Punishment and Moral Responsibility

In another line of work, I have examined the psychology of retribution and punitive attitudes. I am interested in questions such as: when tortfeasors die, why don't we impose punitive damages against their estates? The answer, I suggest, is that despite our insistence that punitive damages serve deterrence, our punishment decisions more closely follow an outrage heuristic. In another study, conducted with Daniel Herz-Roiphe, I examine moral intuitions regarding dumb luck. We find evidence that people use a folk moral theory that matches agents' luck to their character: they are willing to punish bad actors for unforeseen, unintended bad outcomes—but not for unforeseen, unintended, good outcomes. And they are willing to hold good actors accountable for good luck, but not bad. We argue that this "matching heuristic" can help us understand the criminal law's puzzling treatment of luck.


Discrimination in Employment and Higher Education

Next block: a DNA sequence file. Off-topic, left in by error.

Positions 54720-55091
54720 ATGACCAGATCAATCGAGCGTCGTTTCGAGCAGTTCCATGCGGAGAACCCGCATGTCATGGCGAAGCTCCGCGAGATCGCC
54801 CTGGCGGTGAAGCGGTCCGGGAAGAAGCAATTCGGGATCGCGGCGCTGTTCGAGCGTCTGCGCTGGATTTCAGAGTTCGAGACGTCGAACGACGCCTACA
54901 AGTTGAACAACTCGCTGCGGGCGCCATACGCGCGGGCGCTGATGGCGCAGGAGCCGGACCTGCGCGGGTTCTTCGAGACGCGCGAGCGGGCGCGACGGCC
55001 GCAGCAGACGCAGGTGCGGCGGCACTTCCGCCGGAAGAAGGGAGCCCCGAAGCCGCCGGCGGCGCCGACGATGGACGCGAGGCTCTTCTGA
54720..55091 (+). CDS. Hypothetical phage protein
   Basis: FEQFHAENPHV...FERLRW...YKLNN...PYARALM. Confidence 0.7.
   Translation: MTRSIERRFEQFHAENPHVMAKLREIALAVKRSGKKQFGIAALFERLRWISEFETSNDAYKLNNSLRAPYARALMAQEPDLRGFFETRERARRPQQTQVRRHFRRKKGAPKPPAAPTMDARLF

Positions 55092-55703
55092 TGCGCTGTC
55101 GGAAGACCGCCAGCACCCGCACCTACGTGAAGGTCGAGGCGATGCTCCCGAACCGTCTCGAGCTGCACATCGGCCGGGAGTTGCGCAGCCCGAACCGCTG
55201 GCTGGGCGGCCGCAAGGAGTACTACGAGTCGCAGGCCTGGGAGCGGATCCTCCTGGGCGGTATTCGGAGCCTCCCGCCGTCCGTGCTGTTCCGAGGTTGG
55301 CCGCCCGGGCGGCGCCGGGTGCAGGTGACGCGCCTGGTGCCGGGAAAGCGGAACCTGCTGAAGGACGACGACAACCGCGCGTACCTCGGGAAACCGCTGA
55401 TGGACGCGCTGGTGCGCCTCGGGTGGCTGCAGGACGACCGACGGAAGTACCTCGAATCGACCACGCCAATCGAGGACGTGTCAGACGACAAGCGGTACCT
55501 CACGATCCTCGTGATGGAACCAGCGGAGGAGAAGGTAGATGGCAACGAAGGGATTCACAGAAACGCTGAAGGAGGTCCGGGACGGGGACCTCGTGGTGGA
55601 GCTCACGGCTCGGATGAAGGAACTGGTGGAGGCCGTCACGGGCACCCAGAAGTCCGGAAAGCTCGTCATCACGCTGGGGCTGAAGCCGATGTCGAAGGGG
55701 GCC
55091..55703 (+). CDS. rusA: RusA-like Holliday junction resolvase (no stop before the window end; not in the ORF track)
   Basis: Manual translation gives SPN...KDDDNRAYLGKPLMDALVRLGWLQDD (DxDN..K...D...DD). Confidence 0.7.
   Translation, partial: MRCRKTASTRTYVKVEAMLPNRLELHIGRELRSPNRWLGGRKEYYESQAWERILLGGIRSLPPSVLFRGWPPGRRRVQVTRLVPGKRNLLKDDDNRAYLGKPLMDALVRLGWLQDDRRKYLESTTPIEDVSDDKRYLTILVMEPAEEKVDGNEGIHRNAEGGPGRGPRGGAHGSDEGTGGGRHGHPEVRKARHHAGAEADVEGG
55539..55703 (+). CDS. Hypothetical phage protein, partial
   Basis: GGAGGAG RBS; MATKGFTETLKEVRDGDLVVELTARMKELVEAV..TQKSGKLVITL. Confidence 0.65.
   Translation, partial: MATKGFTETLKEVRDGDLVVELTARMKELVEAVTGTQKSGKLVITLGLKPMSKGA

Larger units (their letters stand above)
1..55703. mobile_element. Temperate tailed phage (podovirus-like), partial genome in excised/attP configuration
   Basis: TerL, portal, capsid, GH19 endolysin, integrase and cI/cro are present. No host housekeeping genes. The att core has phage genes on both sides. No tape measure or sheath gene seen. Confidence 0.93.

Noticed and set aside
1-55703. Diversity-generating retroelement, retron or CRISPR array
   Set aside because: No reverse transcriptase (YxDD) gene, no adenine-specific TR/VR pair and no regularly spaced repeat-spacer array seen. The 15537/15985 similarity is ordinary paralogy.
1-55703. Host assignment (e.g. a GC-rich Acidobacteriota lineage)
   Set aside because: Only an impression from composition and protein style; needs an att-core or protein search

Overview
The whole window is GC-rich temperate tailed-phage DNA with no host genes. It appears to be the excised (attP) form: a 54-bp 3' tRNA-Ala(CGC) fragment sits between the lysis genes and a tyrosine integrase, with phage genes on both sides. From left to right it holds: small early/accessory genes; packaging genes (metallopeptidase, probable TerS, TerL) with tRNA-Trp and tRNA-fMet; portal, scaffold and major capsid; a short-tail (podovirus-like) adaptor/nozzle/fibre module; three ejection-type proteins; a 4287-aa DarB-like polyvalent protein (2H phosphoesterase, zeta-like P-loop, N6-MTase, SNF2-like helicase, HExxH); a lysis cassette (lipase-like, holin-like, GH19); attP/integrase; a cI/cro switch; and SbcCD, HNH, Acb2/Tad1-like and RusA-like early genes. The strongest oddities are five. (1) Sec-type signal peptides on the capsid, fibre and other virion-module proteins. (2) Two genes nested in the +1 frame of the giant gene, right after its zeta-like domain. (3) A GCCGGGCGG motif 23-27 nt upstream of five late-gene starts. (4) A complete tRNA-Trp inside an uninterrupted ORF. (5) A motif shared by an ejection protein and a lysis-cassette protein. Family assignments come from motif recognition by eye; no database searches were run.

Past research has demonstrated that decision-makers choosing between individual applicants often inflate the importance of criteria that happen to favor in-group candidates, while deflating those same criteria when they would favor an out-group candidate. Comparatively little attention has been paid to how race or gender bias affect which criteria are deemed important in the abstract, at the policy-setting level. That is, when a hiring committee or admissions office is setting the criteria by which applicants will be evaluated, is the decision affected by a desire to elevate the criteria that they expect will advantage certain group members? Research I am conducting with Jack Dovidio examines whether the willingness to adopt a given criterion shifts depending on which group is expected to be advantaged by the addition of that criterion. We find that policy-setting decisions regarding abstract criteria can be motivated by a desire to exclude a disliked out-group. The current antidiscrimination legal regime does not protect against the problem identified by this research: that employees can apply the same neutral, job-related criteria to everyone while still working to exclude members of a disfavored minority group, by favoring criteria that disproportionately disadvantage members of that group.